14 January 2005

and the other Hickup

Excuses, excuses from a regime too ready to throw away the key
So what now for Hicks? According to the US Department of Defence website, he is one of four Guantanamo enemy combatants who have been charged. There are more than 500 detainees at the US base in Cuba. Most have been there almost three years, since the invasion of Afghanistan. The US military says a quarter are of 'intelligence value' and all remaining detainees are being 'reviewed' to see how dangerous a threat they really pose to the US. We know that close to 200 soon are to be released to their home countries.

The charges against Hicks are quite a way off from being 'tried' by a military commission. Hundreds of writs of habeas corpus are flying around the US court system. The US Supreme Court in June said the detainees do have access to the civil courts and now all eyes are on the case of Osama bin Laden's alleged chauffeur, Samil Ahmed Hamdan. The Bush Administration is appealing a decision of the US District Court last November that the prisoner was entitled to a hearing to determine whether he was a prisoner of war and therefore subject to the Geneva Convention, rather than the Gonzales/Bush convention.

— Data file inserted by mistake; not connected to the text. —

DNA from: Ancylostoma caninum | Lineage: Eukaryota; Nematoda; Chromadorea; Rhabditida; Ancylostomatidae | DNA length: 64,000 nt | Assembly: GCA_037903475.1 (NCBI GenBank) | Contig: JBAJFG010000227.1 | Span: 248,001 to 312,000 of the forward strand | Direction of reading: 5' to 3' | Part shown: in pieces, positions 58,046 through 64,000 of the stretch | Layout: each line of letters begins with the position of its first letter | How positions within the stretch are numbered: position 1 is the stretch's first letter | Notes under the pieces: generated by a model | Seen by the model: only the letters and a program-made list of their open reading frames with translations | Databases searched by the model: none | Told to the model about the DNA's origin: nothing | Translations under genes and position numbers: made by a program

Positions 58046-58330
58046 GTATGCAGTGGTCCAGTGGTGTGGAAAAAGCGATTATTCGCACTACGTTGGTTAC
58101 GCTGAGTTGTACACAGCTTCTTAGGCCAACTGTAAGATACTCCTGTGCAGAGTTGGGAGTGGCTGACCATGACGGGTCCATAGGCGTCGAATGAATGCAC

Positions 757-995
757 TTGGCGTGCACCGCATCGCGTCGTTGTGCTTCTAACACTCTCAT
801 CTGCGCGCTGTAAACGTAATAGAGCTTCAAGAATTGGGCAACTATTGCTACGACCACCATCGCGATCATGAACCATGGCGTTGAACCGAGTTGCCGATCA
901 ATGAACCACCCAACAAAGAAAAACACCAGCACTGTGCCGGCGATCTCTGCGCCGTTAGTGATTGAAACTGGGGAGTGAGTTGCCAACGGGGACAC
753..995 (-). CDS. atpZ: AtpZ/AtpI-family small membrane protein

Hicks's lawyers have made an identical application to that of Hamdan's. It is all heading to the US Supreme Court but it may take years to get there.

The Gonzales/Bush plan for the quick railroading of anyone rounded-up by their forces is coming unstuck, and like most else with that spooky regime, there is no fall-back plan.

Major Mori, Hicks' US military lawyer, has made the point that Hicks faces charges much less than anything alleged against Habib. Why then does he remain at Guantánamo facing a military commission? And how long before the Hicks case reaches a court and it, like Habib's, comes unstuck?

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